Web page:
Weekdone Slush 2013 winning pitch script

Here is my exact script, slide by slide, sentence by sentence, word by word, copied from my old docs. I’d timed it, learned by heart, rehearsed, rehearsed, and rehearsed some more.


Hi! My name is Jüri and we are Weekdone.

Do you know what your team members achieved last week?
Do you knows their this week’s plans?

Do you regularly collect improvement ideas and suggestions from your people?
Most managers don’t.
Most spend too much time in unstructured meetings.

Weekdone is a quick team dashboard with weekly e-mail reports.
It’s a tool for managers to run their companies better and improve internal communication.

2. Backstory + problem

Let me tell you a story.
I used to be a board member and sales and marketing director of a big IT services firm.

We had 600 people.

Reporting to me were the legal team, marketing team, account management and sales teams in 5 different business lines.
A big part of my job was to quickly know, what each team had accomplished, what their plans and problems were.
Managing this was a nightmare.

I had no good tools to manage the process.

It’s a problem most managers we’ve talked to agree with.
Like our customer quote below says, Weekdone is a solution.

3. Current manager tools: e-mail and docs

As consumers, we have tons of different tools for our daily needs.

Especially on mobile and tablets.
Managers unfortunately still use mostly e-mail and shared excel and doc files for everything they do.
There are very few special tools.

This will change soon in enterprise.
Managers already demand beautiful easy to use tools, similar to consumers.

Especially big is the demand on mobile and tablets.

4. Employee form

Weekdone provides managers and team leaders with high-level overview of how their teams are performing.

Here is how it works.
Once per week each employee is reminded to fill in a quick form.
It takes just a few minutes to enter their weekly progress, plans and problems.

5. Report & dashboard (Benefits) for managers
We then compile a beautiful report for the manager.
They access it on the web, get it delivered to their inbox, their tablet or their smartphone app.
Our visual dashboard helps managers understand in seconds how the teams and people are doing.

They quickly see when someone underperforms.

They see who needs more attention and who deserves a pat on the back.

They can proactively apply corrective measures and take actions.
Weekdone helps a manager to be data driven and fact based, not just gut-feeling based.

6. Paying users

We are loved by customers of all sizes.

Launched earlier this year, we’re now at over 50 paying companies.

There are many more free users and ongoing trials.

We’ve grown to a few thousand dollars monthly revenue.

The numbers are going up fast.

Our paying users include teams at companies like Autodesk, Expedia, HP, Shazam, American Airlines, Ripleys and Sunpower, down to small startup teams.

Many of these are companies where there is potential to grow to thousands of users, increasing our account size and revenues.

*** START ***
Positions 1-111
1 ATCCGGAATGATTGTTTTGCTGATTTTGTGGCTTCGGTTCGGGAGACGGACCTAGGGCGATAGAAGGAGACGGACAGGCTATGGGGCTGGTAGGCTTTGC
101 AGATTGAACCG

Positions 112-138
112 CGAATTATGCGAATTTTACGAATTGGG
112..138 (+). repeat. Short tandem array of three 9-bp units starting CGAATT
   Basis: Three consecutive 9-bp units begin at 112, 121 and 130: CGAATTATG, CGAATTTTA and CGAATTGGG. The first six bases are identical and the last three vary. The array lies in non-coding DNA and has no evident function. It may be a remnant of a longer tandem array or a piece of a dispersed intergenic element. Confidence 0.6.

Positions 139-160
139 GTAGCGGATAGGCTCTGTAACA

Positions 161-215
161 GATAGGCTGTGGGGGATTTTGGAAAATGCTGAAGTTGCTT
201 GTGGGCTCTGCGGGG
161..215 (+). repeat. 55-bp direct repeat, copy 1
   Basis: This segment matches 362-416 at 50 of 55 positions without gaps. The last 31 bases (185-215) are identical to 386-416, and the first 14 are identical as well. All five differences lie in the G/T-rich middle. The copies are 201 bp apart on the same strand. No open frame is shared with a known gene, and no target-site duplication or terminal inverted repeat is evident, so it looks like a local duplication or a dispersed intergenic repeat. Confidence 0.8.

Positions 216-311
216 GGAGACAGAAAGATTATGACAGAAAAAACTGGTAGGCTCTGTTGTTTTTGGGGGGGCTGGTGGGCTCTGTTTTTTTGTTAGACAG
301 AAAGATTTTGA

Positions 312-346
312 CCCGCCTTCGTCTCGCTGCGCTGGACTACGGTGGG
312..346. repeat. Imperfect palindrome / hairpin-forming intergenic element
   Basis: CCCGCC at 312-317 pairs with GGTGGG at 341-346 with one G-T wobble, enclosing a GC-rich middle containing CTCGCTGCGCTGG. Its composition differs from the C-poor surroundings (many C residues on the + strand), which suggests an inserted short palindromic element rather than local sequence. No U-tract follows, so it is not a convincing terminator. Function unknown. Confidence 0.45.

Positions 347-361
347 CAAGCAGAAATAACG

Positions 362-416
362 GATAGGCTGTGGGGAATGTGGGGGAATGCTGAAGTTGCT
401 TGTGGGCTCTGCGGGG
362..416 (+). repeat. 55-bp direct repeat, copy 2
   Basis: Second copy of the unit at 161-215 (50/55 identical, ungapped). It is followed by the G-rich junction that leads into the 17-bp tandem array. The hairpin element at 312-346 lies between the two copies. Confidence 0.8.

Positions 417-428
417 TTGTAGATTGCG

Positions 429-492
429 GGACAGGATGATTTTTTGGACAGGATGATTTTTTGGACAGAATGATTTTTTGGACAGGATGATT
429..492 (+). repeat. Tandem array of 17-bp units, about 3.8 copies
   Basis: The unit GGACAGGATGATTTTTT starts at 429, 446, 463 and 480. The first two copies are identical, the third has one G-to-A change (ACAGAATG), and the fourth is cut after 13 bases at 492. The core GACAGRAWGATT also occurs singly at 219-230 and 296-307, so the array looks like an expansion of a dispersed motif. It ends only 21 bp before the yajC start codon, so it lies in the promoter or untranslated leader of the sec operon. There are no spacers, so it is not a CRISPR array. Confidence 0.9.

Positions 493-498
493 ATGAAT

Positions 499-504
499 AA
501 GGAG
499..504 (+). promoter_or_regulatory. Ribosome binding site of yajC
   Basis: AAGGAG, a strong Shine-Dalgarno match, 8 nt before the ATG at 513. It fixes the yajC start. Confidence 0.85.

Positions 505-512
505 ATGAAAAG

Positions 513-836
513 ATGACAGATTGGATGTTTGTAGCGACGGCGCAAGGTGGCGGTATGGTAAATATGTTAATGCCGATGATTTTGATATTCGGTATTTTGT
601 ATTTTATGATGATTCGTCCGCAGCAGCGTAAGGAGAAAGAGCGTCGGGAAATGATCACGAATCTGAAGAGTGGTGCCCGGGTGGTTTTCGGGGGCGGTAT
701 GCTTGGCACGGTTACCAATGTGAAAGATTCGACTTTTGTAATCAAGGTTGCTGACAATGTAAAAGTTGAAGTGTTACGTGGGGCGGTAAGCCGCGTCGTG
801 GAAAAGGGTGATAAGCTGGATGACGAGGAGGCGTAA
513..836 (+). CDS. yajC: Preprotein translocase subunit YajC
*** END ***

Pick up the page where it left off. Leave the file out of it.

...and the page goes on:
7. Pricing

We currently charge a few dollars per employee per month, keeping the price low for marketing and distribution reasons.

Over time, there is an opportunity to charge more.

We’ve already had interest from investors and partners to take Weekdone to regions like Asia.

8/9. Team

Our team, who knows each-other for years, is based in Europe and New York.
We cover all areas from design and development to marketing and sales.

We’ve designed some of the top services coming from our region.

We have done both startup exits as well as run departments at large companies.

10. Fundraising

Our early backing is from angels like Skype and Kazaa founding engineer Ahti Heinla

and people who operated and later sold Russia’s largest social network Odnoklassniki.
We are looking for immediate smaller funding round of ~100k.

In 6 months time we want to close a larger seed round of over half a million.

If you want to make money, come talk to me right now.

11. Big vision

This is going to be big.

100 billion dollars, like dr evil said, when taking over the world.

Although we start from one specific feature, our goal is to build a large-scale European enterprise software company, with hundreds of millions in revenues.
We are building a foundation to a suite of functionality, encompassing everything related to company people management.

Weekdone is going to be the single most used tool in any manager’s pocket, used at work as often consumers use Facebook or Twitter.
We’re just getting started.


That’s all. It was interesting for me to re-read the script as well, not having opened it since November 13, 2013 🙂

Good luck at Slush and other startup pitching competitions! Focus and work hard on #winning. Then you win.

P.S. Remember that more important than startup competitions are a great product and selling it to real customers. Be close to your customers.

P.P.S. Are you running a team? You can do even better. Try out Weekdone for free to improve your team spirit, productivity and communication.